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Like many big-city transplants drawn to the open spaces surrounding Boulder, the family of five who call this place home wanted plenty of room to roam. On these four acres on the city’s northern edge, the former Chicagoans found just that: “We were drawn to the property’s proximity to open space, views of the foothills, and the varied landscape—we have prairie, marsh, and a seasonal waterway running right through our land,” the homeowner says. “Being closer to nature, and to the mountains in particular, was a big reason for our move here, and we wanted to feel we were part of it no matter where we were in our house.”
But their 7,600-square-foot home seemed somewhat indifferent to those environs—in particular to a view of Boulder’s five famous Flatirons. The structure’s long, west-facing living room wall offered only a standard sliding glass door and single window through which to take in the panorama.
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Replacing that wall with a 30-foot-wide set of glass folding doors was the first of several improvements the homeowners tasked their longtime friends, husband-and-wife architects Huili Feng and Ross Barney, with making to strengthen the house’s connection to its surroundings. Not only did this move flood the living room and adjacent kitchen with light, “it provided a seamless transition between interior and exterior,” Feng says. “Now, when the doors are open, you may be sitting inside, but there’s really no boundary.”
Lest the family feel too exposed, the architects emphasized the sense of coziness already created by the living room’s paneled and beamed ceiling—“which reminded the homeowners of a ski chalet,” Feng says—by adding custom white-oak millwork throughout the house. From art- and plant-display shelves alongside the staircase to a kitchen banquette that hosts family meals, game nights, and homework sessions, “all of it has rounded edges that are very kid-friendly and calming,” Feng explains.
The same is true of the furnishings selected for each room—soft yet streamlined designs that challenged this family to embrace a new aesthetic. “Our last home and furnishings were more traditional, and the move to a modern look has been so refreshing,” the homeowner says of pieces that range from Eero Saarinen’s Womb chair to B&B Italia’s modular Tufty-Time sofa, which can be reconfigured to face the living room’s fireplace or foothills view.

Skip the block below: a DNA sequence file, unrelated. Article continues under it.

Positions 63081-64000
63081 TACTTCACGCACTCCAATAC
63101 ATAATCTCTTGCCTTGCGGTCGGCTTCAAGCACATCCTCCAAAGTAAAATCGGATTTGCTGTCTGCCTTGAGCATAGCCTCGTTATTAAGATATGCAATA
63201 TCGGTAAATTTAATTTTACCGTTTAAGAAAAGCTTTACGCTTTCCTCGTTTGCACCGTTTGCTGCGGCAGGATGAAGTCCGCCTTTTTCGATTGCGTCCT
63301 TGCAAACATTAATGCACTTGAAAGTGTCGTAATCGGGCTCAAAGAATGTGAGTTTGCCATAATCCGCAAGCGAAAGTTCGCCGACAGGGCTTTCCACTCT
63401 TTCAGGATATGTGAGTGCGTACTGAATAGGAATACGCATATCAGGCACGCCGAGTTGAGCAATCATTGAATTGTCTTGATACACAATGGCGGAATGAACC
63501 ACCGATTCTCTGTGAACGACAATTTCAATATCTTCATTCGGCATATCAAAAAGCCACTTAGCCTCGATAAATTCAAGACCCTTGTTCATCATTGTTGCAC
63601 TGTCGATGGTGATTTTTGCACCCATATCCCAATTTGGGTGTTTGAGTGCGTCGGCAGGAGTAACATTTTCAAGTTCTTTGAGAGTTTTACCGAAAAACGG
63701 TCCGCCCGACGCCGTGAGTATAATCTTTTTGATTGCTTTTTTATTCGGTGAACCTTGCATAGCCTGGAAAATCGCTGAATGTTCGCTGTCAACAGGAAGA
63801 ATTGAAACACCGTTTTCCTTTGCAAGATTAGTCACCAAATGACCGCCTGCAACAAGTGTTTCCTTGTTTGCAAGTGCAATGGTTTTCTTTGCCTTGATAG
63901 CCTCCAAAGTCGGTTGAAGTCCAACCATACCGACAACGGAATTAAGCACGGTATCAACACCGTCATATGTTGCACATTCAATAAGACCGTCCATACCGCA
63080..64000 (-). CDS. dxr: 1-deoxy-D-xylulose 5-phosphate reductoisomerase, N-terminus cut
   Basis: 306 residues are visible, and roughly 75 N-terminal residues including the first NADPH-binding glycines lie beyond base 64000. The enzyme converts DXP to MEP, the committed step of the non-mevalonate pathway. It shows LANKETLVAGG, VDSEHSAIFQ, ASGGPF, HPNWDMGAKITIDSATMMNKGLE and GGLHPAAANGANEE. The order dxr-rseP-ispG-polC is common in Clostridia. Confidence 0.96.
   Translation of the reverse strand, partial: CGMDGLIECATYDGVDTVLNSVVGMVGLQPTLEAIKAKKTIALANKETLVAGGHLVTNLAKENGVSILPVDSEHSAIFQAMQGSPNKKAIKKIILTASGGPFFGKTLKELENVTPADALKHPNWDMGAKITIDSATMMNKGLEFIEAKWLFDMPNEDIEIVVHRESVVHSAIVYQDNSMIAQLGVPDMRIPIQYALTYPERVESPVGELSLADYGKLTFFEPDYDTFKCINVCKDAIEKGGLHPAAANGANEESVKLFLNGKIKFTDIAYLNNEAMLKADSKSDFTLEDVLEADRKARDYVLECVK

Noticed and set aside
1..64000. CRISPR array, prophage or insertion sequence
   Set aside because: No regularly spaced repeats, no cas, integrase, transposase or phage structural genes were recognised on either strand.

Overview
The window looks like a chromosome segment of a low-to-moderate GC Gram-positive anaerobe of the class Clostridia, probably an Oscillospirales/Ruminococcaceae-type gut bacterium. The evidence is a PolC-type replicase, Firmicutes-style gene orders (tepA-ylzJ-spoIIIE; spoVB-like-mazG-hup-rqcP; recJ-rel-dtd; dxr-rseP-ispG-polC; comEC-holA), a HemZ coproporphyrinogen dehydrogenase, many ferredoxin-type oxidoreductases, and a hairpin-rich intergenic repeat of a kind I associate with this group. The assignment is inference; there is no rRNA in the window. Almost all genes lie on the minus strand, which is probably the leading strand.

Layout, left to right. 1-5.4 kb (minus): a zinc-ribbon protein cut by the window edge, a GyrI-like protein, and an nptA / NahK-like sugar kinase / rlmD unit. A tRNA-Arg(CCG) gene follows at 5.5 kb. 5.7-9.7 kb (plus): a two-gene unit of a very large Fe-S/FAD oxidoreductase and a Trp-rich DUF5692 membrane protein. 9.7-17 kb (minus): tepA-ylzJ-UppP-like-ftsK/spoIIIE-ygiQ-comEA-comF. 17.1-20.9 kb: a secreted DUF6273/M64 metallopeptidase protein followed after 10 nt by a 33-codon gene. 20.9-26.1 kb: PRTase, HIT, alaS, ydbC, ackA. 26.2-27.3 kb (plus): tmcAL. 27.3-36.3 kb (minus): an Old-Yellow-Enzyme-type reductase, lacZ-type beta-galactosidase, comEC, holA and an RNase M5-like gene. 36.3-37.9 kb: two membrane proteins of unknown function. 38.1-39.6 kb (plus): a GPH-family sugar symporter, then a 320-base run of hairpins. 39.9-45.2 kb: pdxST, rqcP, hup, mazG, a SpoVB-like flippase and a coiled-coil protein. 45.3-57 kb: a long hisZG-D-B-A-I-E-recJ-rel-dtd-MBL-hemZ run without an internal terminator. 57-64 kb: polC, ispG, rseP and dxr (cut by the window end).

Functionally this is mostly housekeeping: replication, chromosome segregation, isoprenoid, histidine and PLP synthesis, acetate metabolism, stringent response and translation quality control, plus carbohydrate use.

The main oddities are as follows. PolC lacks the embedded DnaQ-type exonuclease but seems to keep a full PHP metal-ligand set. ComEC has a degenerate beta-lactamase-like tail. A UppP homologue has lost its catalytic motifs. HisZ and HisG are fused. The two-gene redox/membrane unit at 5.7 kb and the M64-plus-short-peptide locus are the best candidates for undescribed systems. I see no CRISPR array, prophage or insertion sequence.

When choosing upholstery fabrics, the design team gravitated toward organic materials in nature-inspired hues: soft leathers for the living room’s settee and contoured armchairs; plush alpaca fiber for the main bedroom’s custom rug; and felt for the entryway’s petite sofa, the living room’s pebblelike floor poufs, and the armrests of the media room’s custom seating platform.
That platform—which doubles as a long bar counter—was one of several designs the architects engineered to maximize functionality and style. It allowed them to forego conventional home theater seating in favor of two tiers of classic modern sofas and chairs and a row of sleek stools—“proving that comfort does not need to look bulky and ugly,” Feng says.
Just down the hall, outside the children’s bedrooms, another ingenious design solves the problem of wasted space beneath the stairs. Taking cues from Finnish designer Eero Aarnio’s iconic Ball chair, Feng and Barney carved three spherical seats—two of which are connected by a slide—into a high-density foam structure that was fitted into the recess beneath the steps, reinforced with fireproof fiberglass, and finished with a coat of lime plaster. “This was one of the most challenging parts of the entire project to execute because the structure is a three-dimensional curve,” Feng says, “but it has become the kids’ favorite place in the house. They read, play, and even nap in there.”
The scope of Feng and Barney’s work ranged from such engineering feats to the procurement of custom art inspired by the home’s surroundings. For the tall stone wall alongside the living room fireplace, they commissioned an abstract painting that incorporates sky blues and autumnal ochres. In the dining room, translucent branches and leaves rendered in acrylic paint depict a treetop the homeowners photographed while snowshoeing on their property. And over the primary suite’s platform bed, a woven wall hanging mirrors the silhouette of the foothills visible through the opposite window—a reminder that this is, at last, a house that’s all about the view.